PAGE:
The Sheffield project is still quite large scale, involving many people to produce a significant amount of grain. What if you just want to grow for your own use?
Some of you with allotments may know of Charles Dowding who has become the guru of the no-dig method of growing food. Over the last year he grew 31 clumps of rye on his smallholding and in this video he takes us through the steps to turn the rye into flour for his bread. This is perfectly doable on an allotment or back garden.
Finally, here’s a photo Pete took while on a walk exploring Coventry’s ring road of some barley growing by the busy traffic. It really can grow anywhere — though you might not want to mill these grains!
Six of Loaf went on a road trip last week. Here’s Sarah to tell you what we got up to.
Jonathan, the owner of Mill Farm near Worcester, has been farming for over 50 years, so he’s seen a lot. But in the last few years he’s had to radically rethink how he approaches farming. The industry has been ravaged by politics and overwhelmed by the constant demand to supply more at lower margins. The land can’t bear it and something needs to change.
His neighbour Emma, inspired by the work of the South West Grain Network, convinced him to start growing heritage wheat varieties and a second yield was harvested this year. Emma contacted Loaf last summer asking if we’d like to buy some of it, and even if we didn’t, would we like to come and have a look around the farm?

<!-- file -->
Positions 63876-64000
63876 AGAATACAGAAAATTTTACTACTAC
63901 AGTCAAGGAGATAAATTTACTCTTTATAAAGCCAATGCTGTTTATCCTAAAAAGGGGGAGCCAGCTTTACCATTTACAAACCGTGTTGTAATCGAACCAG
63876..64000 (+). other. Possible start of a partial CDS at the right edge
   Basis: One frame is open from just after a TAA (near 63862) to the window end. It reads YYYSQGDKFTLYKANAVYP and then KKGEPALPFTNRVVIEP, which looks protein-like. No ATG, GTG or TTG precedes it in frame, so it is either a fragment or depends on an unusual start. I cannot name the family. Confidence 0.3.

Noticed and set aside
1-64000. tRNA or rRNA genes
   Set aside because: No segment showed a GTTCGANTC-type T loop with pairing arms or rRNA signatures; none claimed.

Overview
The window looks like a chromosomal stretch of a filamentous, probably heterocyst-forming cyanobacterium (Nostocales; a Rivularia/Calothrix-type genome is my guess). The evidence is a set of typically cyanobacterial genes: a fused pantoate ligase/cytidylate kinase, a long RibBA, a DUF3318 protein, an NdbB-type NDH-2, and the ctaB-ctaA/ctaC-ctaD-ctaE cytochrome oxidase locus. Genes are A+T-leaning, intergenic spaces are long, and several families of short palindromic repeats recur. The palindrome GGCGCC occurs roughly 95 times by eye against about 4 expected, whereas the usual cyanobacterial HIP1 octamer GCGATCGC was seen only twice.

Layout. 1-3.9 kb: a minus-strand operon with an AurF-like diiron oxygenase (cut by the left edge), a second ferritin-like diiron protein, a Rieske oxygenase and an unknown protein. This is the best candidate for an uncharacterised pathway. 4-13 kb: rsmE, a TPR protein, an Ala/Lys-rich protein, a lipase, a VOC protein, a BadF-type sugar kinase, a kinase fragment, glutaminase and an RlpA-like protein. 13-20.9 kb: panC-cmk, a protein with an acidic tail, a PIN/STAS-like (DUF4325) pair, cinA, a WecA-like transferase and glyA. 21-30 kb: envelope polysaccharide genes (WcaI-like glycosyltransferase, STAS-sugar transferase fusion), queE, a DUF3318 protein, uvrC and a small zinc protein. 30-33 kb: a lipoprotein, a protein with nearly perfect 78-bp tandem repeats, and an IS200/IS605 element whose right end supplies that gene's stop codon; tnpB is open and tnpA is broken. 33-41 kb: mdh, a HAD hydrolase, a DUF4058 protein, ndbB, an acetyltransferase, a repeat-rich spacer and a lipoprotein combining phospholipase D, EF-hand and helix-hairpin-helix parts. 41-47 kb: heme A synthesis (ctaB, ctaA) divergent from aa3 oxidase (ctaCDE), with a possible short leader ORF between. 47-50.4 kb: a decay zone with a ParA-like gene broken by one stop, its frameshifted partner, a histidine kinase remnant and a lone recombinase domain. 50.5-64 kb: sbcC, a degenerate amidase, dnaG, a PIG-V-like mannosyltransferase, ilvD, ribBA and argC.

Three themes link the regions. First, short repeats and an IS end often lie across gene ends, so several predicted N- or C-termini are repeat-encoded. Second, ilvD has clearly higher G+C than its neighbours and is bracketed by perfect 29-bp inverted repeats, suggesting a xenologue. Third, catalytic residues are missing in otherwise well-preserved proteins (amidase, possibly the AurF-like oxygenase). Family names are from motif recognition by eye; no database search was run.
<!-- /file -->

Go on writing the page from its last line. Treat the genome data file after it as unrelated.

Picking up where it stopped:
She finished her email with the following:
“Our main aim is to re-imagine the food system where small-scale regenerative farming systems are producing nutrient-rich, tasty food in healthy soils, re-building short supply chains, and a new grain economy that is full of personality and traceability. If this aim resonates with you, then I look forward to hearing from you even if the purpose is simply to stimulate a Midlands bread and grain network.”
A couple of weeks ago we visited Mill Farm to meet Jonathan and Emma to find out more. We took some of our bread and shared a picnic under the shade of a massive oak. Sitting in one of the recently harvested fields, Jonathan told us about his plans.
One way to keep a farm alive is to get clever, creating a sustainable environment for better crops to grow without exhausting the land — from crop rotation to conserve the land, to wild flower areas to encourage pollinators, to making big decisions about what to grow and what to not grow.